# Prime of the form $n=kp^2+1$ [closed]

If p is a prime and k is a positive number less than p, and $2^k$ is incongruent to 1, $2^{(n-1)}$ is congruent to 1, then $kp^2+1$ would be a prime number?

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## closed as not a real question by Will Sawin, Will Jagy, George Lowther, Yemon Choi, Igor RivinMay 29 '12 at 1:13

It's difficult to tell what is being asked here. This question is ambiguous, vague, incomplete, overly broad, or rhetorical and cannot be reasonably answered in its current form. For help clarifying this question so that it can be reopened, visit the help center.If this question can be reworded to fit the rules in the help center, please edit the question.

Firstly, no formula as simple as that always produces primes. Secondly, it's not clear what you mean by "congruent to 1" and "incongruent to 1" since you do not specify modulo what. Thirdly, you give no reason to believe this is true. – Will Sawin May 28 '12 at 22:17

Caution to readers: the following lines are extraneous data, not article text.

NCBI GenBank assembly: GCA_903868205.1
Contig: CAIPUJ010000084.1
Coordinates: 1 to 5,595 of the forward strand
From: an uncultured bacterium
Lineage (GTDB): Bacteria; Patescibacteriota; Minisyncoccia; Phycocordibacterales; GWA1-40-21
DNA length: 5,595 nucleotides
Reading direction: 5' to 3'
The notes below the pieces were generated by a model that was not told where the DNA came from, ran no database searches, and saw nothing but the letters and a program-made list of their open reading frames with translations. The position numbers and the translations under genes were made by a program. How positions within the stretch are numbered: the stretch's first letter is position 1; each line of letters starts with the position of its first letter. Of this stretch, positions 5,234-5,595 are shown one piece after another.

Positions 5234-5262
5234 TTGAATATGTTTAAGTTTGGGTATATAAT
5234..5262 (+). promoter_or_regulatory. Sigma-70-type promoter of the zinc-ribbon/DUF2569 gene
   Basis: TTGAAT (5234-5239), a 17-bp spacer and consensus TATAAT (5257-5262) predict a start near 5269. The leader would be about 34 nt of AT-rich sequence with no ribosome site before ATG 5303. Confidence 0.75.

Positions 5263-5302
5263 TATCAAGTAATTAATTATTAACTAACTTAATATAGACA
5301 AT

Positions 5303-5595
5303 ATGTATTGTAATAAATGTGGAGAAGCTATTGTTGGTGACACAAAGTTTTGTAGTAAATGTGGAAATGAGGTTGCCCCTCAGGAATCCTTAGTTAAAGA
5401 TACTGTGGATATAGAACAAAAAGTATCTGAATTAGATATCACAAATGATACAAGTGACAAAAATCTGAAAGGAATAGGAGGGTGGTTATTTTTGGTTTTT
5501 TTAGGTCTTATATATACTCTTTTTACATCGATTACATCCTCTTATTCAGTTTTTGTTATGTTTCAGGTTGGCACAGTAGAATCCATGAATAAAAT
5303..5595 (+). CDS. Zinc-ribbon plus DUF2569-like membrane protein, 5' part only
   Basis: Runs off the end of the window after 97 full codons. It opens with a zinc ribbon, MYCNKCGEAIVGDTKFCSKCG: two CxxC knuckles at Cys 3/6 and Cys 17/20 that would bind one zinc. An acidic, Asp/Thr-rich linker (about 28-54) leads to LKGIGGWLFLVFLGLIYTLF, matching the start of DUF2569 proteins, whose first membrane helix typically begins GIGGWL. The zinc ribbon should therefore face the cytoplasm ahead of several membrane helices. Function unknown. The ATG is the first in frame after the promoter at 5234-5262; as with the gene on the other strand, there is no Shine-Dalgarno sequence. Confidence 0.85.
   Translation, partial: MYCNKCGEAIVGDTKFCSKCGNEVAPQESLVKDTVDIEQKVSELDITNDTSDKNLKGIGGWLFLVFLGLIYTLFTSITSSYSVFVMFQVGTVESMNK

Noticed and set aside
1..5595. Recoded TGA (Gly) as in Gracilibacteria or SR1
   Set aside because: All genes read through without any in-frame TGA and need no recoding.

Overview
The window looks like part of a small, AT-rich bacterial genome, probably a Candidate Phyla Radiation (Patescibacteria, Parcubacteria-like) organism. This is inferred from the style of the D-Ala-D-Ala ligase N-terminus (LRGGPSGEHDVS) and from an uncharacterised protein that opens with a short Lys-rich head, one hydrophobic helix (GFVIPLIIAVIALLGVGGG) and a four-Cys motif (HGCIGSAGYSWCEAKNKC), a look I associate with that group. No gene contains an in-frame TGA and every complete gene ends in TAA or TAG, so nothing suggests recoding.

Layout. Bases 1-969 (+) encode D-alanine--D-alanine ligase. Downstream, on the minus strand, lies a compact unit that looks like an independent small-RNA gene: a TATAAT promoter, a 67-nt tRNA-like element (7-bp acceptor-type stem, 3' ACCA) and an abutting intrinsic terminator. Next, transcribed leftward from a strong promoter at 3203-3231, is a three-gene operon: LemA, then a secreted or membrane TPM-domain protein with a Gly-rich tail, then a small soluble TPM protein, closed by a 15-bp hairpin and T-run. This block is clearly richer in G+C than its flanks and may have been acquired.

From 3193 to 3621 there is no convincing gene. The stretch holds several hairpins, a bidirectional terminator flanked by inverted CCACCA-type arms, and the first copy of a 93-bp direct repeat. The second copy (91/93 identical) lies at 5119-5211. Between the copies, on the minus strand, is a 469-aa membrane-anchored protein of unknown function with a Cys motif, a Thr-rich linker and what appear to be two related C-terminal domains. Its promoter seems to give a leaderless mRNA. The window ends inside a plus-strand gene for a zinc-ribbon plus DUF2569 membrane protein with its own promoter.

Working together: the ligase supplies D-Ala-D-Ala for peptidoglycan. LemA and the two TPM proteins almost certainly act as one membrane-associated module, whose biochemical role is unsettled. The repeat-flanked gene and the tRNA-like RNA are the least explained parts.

He probably means congruences modulo $n$, so one of his conditions is that $n$ is a base $2$ pseudoprime, if not prime. Here is a list of all such numbers up to $10^{15}$: cecm.sfu.ca/Pseudoprimes If there is no counterexample to his conjecture on this list, then it gets interesting. – Felipe Voloch May 28 '12 at 23:13
Also posted to math.stackexchange, math.stackexchange.com/questions/150853/prime-of-the-form-kp21, without any mention of the post here. – Gerry Myerson May 29 '12 at 1:06
@Felipe, I verified that no counterexamples exist in this list. – Dan Brumleve May 29 '12 at 3:52
It's badly stated, unmotivated, rudely crossposted, and shows no sign of work on the part of OP --- but it is a real question! – Gerry Myerson May 29 '12 at 5:50

I think that he omitted "modulo n". I tried to solve this problem with the fact : $ord_n{2}$ divides $n-1=kp^2$, and thought that his conjecture is true. But I couldn't proved it.